While I’m on the Bridewater Bandwagon and the Manziel Motorway, I’m not clapping for Derek Carr.
Or at least I’m not sold he should be in the conversation with the first two and Blake Bortles.
That aside, reports from writers like CBS Sports' Rob Rang said that he did very well at his pro day.
Even better? There was the added storyline that, according to Mike Florio at Pro Football Talk, he was sick going into the day, so it was (to the media) even more extraordinary.
Did it show us something new though?
Here is a selection of some of the questions analysts have about Carr.
Rob Rang, CBS Sports:
Played primarily out of the shotgun, and must show the ability to take snaps from under center and read defenses while dropping back. Struggled against better competition, including a poor career finale as USC constantly harassed Carr, who was unable to move the ball consistently in the face of pressure. Will rush passes when blitzed, frequently starting down and overthrowing targets. Stats inflated by Fresno State's pass-happy offense. Accuracy was inconsistent on critical plays in several of Fresno State's biggest games in 2013.
Daniel Jeremiah, NFL Network:
He's very accurate on short and intermediate passes but his deep ball accuracy is spotty. Also, he has a bad habit of falling off throws when facing pressure, which drastically affects his accuracy. He doesn't have great pocket awareness but when he does escape pressure, he has the speed to pick up chunk yardage.
Nolan Nawrocki, NFL.com:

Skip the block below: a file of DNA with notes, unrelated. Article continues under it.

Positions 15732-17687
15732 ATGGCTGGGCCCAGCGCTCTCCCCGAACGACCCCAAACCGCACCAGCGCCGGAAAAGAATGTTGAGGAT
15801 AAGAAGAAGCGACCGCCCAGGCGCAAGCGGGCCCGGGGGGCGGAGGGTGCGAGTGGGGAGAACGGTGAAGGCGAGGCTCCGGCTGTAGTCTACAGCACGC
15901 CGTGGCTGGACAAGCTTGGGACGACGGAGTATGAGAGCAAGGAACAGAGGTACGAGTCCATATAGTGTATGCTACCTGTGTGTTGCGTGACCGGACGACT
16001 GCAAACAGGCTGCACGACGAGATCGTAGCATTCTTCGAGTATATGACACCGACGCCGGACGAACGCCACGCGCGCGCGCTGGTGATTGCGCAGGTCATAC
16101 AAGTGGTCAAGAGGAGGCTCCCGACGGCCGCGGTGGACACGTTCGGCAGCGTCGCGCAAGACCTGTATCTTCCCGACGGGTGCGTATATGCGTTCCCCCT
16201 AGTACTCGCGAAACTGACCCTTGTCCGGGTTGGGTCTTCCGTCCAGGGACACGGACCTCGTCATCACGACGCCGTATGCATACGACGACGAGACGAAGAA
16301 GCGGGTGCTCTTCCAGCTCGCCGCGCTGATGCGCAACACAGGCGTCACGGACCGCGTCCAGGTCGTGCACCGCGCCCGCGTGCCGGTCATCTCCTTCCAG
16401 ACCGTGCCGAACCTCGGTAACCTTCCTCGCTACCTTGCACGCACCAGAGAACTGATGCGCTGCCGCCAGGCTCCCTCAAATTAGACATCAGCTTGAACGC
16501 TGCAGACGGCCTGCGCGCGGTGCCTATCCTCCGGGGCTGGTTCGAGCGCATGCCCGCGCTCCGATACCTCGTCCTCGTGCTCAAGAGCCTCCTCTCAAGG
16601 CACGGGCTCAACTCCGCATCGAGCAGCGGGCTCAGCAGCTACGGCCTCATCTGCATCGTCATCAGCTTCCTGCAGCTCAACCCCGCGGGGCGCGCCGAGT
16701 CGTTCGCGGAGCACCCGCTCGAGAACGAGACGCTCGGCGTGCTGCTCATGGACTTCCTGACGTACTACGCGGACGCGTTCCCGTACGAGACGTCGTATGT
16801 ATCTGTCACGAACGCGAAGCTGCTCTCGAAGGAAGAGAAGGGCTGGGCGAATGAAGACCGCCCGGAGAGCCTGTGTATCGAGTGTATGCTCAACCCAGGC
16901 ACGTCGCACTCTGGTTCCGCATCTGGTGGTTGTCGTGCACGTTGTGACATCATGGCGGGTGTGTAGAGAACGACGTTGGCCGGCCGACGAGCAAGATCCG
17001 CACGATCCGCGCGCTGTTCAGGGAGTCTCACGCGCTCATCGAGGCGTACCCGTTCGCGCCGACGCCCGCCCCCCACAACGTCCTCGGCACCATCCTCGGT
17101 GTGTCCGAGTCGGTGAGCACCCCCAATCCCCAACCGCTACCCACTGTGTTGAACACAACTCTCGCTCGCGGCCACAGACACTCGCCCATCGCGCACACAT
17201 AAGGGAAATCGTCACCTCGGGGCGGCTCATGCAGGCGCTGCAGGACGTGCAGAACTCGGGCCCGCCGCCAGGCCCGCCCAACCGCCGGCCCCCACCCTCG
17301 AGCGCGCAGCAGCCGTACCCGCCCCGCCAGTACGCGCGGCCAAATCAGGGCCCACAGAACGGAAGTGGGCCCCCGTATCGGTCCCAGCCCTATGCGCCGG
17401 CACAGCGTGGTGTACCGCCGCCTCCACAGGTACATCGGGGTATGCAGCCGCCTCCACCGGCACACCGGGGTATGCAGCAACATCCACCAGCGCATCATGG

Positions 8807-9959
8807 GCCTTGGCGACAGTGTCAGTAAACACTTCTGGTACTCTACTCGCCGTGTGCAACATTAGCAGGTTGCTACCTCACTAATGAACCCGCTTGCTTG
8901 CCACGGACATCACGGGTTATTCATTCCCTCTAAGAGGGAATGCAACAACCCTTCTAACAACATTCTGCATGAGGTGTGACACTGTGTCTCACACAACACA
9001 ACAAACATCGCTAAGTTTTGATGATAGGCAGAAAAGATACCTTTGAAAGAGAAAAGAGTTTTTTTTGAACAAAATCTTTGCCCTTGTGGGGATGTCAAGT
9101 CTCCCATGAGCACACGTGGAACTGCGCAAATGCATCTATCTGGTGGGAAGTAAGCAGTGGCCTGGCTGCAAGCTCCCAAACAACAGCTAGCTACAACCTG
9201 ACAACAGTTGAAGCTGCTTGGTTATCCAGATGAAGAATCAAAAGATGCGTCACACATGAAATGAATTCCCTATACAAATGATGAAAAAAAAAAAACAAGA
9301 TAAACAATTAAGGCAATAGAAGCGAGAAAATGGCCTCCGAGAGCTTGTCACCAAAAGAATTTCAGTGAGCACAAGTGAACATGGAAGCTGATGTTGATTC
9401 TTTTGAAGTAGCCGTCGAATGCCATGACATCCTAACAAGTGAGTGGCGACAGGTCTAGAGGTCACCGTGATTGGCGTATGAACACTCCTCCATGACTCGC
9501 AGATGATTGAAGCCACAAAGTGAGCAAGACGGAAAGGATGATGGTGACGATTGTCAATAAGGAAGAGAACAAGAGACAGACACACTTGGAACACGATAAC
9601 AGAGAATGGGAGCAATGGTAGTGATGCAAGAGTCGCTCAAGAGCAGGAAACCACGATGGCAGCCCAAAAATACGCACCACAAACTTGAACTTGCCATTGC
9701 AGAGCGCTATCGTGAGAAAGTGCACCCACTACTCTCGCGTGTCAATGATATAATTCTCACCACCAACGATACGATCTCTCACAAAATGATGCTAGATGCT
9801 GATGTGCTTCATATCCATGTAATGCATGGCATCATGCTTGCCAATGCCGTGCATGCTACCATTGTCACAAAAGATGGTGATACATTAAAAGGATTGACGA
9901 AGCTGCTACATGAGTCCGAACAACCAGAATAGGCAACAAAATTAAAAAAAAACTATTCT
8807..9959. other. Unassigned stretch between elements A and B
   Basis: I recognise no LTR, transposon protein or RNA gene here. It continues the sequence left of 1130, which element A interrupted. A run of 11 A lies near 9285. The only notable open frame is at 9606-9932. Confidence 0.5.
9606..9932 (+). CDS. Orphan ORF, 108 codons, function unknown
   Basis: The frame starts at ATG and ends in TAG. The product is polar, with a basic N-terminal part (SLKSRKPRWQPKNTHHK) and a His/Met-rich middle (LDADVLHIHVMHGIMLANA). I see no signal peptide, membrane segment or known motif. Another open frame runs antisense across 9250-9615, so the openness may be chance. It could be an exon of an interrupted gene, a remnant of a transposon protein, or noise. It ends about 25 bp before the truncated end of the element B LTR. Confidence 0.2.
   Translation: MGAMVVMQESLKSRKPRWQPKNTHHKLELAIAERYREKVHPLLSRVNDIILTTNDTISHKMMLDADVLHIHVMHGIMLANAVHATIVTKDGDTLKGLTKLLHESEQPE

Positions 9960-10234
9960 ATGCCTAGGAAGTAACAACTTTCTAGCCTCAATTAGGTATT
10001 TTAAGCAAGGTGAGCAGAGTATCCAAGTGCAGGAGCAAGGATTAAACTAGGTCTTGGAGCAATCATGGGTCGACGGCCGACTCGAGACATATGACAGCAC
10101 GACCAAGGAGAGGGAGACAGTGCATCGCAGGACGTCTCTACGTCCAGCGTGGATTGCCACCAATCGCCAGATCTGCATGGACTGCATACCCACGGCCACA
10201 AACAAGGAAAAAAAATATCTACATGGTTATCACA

At times tries to do too much and forces some throws. Occasionally throws off balance unnecessarily and sails some throws. Operated out of the shotgun and pistol and made a lot short/lateral throws and half-field reads. Production is inflated by spread offense and porous Mountain West Conference defenses—nine 2013 opponents (excluding an FCS opponent) ranked between 81st and 125th nationally in scoring defense and/or passing defense. Had his worst game in the Las Vegas Bowl against USC.
Todd McShay, ESPN.com:
Sixty percent of his throws within five yards of the line of scrimmage, struggles against pressure and that tape I watched against USC, that is not a quarterback that looks to me, like a potential starter in the league.
What do all the concerns have in common? How he reacts to pressure.
That’s not something you see at a pro day. It’s only something you can see in game film.
No matter how good Carr did during his pro day, no scout, GM, coach or analyst should walk away thinking that question was answered.
So which Carr is the real Carr? The guy we saw throwing the heck out of the ball at his pro day, or the guy struggling under pressure against a team like USC?
The answer probably lies somewhere in between, as the USC game wasn’t all on Carr while a pro day doesn’t present any chance to see a quarterback under duress.
So, in reality, whatever you believed before should probably be what you believed after. Because ultimately, the most important question isn’t something that can be answered at a pro day.